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Important steps to keep residents safer from electrical hazards in flood-affected areas

Blog Post created by lisamariesinatra Employee on Aug 29, 2016

According to the Red Cross, the historic flood that has devastated Louisiana in recent weeks is now considered the worst natural disaster to hit the U.S. since Hurricane Sandy four years ago. And with scattered rain still affecting some parts of the state, others are getting the green light to return home and begin cleanup efforts.

 

generator.JPGIf authorities have told you it is okay to return to your house, it’s important to consider the dangers that may still exist even if they don’t seem obvious, including the risk of electrocution if your home still has water inside. NFPA electrical experts offer some key action steps you can take to help keep yourself and your family safer when returning home:

 

• Treat all downed wires as if they are live even if you don’t see any sparks, and especially if there is standing water nearby. Alert authorities immediately if you see downed wires in your area.

 

• If your home has experienced flooding, it’s important to keep your power off until a professional electrician has inspected your entire home for safety, including appliances. Have a qualified electrician determine what electrical equipment should be replaced, and what can be reconditioned.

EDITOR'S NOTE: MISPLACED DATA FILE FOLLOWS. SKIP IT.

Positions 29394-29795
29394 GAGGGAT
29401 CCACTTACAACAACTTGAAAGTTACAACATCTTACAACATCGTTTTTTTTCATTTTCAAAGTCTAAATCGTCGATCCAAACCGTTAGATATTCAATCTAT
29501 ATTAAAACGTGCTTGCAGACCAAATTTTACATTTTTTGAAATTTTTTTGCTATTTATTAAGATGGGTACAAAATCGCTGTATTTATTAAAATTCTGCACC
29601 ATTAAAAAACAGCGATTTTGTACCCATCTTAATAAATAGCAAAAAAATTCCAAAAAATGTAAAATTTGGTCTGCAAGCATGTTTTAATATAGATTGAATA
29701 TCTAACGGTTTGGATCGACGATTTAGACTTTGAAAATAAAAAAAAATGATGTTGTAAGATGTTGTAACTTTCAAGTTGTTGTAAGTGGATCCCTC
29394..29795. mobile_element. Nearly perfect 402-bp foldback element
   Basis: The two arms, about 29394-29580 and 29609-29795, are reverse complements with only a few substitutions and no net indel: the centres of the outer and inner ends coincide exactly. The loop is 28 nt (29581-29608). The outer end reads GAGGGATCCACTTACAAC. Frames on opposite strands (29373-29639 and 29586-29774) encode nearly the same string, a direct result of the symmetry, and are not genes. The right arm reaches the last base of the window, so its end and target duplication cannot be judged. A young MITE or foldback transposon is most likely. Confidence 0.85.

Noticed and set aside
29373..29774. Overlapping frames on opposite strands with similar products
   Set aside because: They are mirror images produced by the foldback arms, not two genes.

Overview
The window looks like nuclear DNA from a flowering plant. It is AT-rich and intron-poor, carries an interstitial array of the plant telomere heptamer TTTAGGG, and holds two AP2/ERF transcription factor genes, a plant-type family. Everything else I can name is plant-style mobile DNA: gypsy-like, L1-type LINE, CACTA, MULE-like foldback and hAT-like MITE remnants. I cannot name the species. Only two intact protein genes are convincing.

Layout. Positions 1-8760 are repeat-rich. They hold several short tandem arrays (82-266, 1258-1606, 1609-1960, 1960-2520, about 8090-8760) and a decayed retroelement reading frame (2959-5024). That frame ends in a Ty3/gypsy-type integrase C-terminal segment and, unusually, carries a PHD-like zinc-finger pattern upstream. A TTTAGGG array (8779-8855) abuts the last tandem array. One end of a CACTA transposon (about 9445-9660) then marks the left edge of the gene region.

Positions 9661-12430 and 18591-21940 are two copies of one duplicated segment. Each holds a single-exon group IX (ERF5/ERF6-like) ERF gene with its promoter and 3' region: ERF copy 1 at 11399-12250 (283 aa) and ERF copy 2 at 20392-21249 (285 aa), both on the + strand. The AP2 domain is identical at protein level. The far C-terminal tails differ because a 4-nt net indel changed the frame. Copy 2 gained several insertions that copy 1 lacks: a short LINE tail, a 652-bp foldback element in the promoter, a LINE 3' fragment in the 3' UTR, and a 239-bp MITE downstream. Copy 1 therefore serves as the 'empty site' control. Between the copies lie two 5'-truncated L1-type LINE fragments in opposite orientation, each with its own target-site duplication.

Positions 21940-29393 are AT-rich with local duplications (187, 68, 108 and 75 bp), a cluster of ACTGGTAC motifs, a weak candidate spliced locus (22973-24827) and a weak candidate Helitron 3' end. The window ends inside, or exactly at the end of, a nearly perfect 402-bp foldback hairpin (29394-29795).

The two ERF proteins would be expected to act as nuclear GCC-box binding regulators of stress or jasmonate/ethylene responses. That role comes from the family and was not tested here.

• In the event that electricity may not be available to your home yet, generators are a viable option to power some of your small appliances. However, if used improperly they also pose a fire hazard, risk of carbon monoxide poisoning and electrocution. Run your generator away from your home and open windows; don't run the generator inside your garage, even if you keep the door open. NFPA’s safety tips sheet on portable generators takes you step-by-step to keep you safe. Find it at www.nfpa.org/generators.

 

As people slowly start the process of getting their lives back to normal in Louisiana, NFPA reminds everyone to stay connected to authorities as they will have the latest information on safety conditions in the affected areas. For additional information on electrical safety in your home, please visit NFPA’s website.

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